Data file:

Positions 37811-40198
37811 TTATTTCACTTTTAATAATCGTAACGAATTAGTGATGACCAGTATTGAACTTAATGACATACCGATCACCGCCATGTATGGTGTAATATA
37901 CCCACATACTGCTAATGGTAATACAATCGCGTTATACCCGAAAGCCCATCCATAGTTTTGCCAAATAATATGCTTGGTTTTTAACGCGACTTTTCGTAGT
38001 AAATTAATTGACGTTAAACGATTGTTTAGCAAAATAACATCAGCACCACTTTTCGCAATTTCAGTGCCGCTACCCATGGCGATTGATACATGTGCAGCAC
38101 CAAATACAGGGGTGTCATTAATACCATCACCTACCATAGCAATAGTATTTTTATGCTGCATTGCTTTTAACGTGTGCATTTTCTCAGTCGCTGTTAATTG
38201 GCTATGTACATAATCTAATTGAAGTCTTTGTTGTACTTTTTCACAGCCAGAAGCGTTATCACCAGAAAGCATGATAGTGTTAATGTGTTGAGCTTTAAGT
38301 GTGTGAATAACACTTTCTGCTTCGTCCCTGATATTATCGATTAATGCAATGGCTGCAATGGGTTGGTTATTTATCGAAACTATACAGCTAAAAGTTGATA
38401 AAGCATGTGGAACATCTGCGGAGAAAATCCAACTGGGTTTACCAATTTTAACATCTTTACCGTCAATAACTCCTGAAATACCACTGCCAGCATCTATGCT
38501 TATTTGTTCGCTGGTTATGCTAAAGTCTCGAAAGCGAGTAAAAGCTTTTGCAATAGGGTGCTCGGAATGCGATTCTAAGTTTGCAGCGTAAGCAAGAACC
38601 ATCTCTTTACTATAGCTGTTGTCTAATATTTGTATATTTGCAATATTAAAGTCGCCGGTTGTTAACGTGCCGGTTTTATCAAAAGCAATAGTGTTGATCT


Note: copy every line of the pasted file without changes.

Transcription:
Positions 37811-40198
37811 TTATTTCACTTTTAATAATCGTAACGAATTAGTGATGACCAGTATTGAACTTAATGACATACCGATCACCGCCATGTATGGTGTAATATA
37901 CCCACATACTGCTAATGGTAATACAATCGCGTTATACCCGAAAGCCCATCCATAGTTTTGCCAAATAATATGCTTGGTTTTTAACGCGACTTTTCGTAGT
38001 AAATTAATTGACGTTAAACGATTGTTTAGCAAAATAACATCAGCACCACTTTTCGCAATTTCAGTGCCGCTACCCATGGCGATTGATACATGTGCAGCAC
38101 CAAATACAGGGGTGTCATTAATACCATCACCTACCATAGCAATAGTATTTTTATGCTGCATTGCTTTTAACGTGTGCATTTTCTCAGTCGCTGTTAATTG
38201 GCTATGTACATAATCTAATTGAAGTCTTTGTTGTACTTTTTCACAGCCAGAAGCGTTATCACCAGAAAGCATGATAGTGTTAATGTGTTGAGCTTTAAGT
38301 GTGTGAATAACACTTTCTGCTTCGTCCCTGATATTATCGATTAATGCAATGGCTGCAATGGGTTGGTTATTTATCGAAACTATACAGCTAAAAGTTGATA
38401 AAGCATGTGGAACATCTGCGGAGAAAATCCAACTGGGTTTACCAATTTTAACATCTTTACCGTCAATAACTCCTGAAATACCACTGCCAGCATCTATGCT
38501 TATTTGTTCGCTGGTTATGCTAAAGTCTCGAAAGCGAGTAAAAGCTTTTGCAATAGGGTGCTCGGAATGCGATTCTAAGTTTGCAGCGTAAGCAAGAACC
38601 ATCTCTTTACTATAGCTGTTGTCTAATATTTGTATATTTGCAATATTAAAGTCGCCGGTTGTTAACGTGCCGGTTTTATCAAAAGCAATAGTGTTGATCT